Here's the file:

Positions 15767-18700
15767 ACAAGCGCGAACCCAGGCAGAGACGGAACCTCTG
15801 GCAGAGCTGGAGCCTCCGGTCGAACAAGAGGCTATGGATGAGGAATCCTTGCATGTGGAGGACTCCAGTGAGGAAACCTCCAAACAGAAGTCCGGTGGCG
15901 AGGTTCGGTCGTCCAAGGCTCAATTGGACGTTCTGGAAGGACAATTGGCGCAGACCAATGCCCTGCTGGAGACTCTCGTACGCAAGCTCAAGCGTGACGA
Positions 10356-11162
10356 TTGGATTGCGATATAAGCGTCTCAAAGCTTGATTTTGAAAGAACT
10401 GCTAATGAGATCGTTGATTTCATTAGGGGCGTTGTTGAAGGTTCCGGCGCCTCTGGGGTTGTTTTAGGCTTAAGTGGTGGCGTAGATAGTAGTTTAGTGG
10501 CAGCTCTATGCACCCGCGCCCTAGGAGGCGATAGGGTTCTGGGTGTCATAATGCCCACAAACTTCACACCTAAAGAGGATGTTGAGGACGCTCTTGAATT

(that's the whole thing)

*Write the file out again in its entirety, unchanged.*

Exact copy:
Positions 15767-18700
15767 ACAAGCGCGAACCCAGGCAGAGACGGAACCTCTG
15801 GCAGAGCTGGAGCCTCCGGTCGAACAAGAGGCTATGGATGAGGAATCCTTGCATGTGGAGGACTCCAGTGAGGAAACCTCCAAACAGAAGTCCGGTGGCG
15901 AGGTTCGGTCGTCCAAGGCTCAATTGGACGTTCTGGAAGGACAATTGGCGCAGACCAATGCCCTGCTGGAGACTCTCGTACGCAAGCTCAAGCGTGACGA
Positions 10356-11162
10356 TTGGATTGCGATATAAGCGTCTCAAAGCTTGATTTTGAAAGAACT
10401 GCTAATGAGATCGTTGATTTCATTAGGGGCGTTGTTGAAGGTTCCGGCGCCTCTGGGGTTGTTTTAGGCTTAAGTGGTGGCGTAGATAGTAGTTTAGTGG
10501 CAGCTCTATGCACCCGCGCCCTAGGAGGCGATAGGGTTCTGGGTGTCATAATGCCCACAAACTTCACACCTAAAGAGGATGTTGAGGACGCTCTTGAATT